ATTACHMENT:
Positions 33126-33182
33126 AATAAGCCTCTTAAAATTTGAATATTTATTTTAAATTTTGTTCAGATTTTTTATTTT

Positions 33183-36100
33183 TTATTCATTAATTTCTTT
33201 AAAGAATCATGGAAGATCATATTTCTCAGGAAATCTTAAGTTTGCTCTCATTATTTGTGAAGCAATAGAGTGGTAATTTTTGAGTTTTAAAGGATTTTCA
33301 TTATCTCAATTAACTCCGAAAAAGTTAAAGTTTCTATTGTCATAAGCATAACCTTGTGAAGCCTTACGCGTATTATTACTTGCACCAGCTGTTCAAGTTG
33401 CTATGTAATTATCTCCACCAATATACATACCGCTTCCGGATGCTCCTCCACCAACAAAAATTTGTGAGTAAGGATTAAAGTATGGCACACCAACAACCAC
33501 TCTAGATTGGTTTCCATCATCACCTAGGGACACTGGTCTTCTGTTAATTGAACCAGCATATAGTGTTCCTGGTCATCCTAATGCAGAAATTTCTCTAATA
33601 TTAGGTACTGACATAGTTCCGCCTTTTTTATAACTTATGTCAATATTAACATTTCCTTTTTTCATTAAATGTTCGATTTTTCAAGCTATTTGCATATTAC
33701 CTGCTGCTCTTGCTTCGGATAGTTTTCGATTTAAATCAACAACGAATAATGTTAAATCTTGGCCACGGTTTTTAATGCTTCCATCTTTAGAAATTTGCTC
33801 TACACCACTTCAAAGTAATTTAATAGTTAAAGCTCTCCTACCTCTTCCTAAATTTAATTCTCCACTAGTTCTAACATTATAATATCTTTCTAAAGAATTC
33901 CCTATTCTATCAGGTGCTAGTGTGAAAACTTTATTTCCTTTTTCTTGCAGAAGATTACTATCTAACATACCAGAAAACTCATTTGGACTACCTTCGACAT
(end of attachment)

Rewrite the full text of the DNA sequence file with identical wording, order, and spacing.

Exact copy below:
Positions 33126-33182
33126 AATAAGCCTCTTAAAATTTGAATATTTATTTTAAATTTTGTTCAGATTTTTTATTTT

Positions 33183-36100
33183 TTATTCATTAATTTCTTT
33201 AAAGAATCATGGAAGATCATATTTCTCAGGAAATCTTAAGTTTGCTCTCATTATTTGTGAAGCAATAGAGTGGTAATTTTTGAGTTTTAAAGGATTTTCA
33301 TTATCTCAATTAACTCCGAAAAAGTTAAAGTTTCTATTGTCATAAGCATAACCTTGTGAAGCCTTACGCGTATTATTACTTGCACCAGCTGTTCAAGTTG
33401 CTATGTAATTATCTCCACCAATATACATACCGCTTCCGGATGCTCCTCCACCAACAAAAATTTGTGAGTAAGGATTAAAGTATGGCACACCAACAACCAC
33501 TCTAGATTGGTTTCCATCATCACCTAGGGACACTGGTCTTCTGTTAATTGAACCAGCATATAGTGTTCCTGGTCATCCTAATGCAGAAATTTCTCTAATA
33601 TTAGGTACTGACATAGTTCCGCCTTTTTTATAACTTATGTCAATATTAACATTTCCTTTTTTCATTAAATGTTCGATTTTTCAAGCTATTTGCATATTAC
33701 CTGCTGCTCTTGCTTCGGATAGTTTTCGATTTAAATCAACAACGAATAATGTTAAATCTTGGCCACGGTTTTTAATGCTTCCATCTTTAGAAATTTGCTC
33801 TACACCACTTCAAAGTAATTTAATAGTTAAAGCTCTCCTACCTCTTCCTAAATTTAATTCTCCACTAGTTCTAACATTATAATATCTTTCTAAAGAATTC
33901 CCTATTCTATCAGGTGCTAGTGTGAAAACTTTATTTCCTTTTTCTTGCAGAAGATTACTATCTAACATACCAGAAAACTCATTTGGACTACCTTCGACAT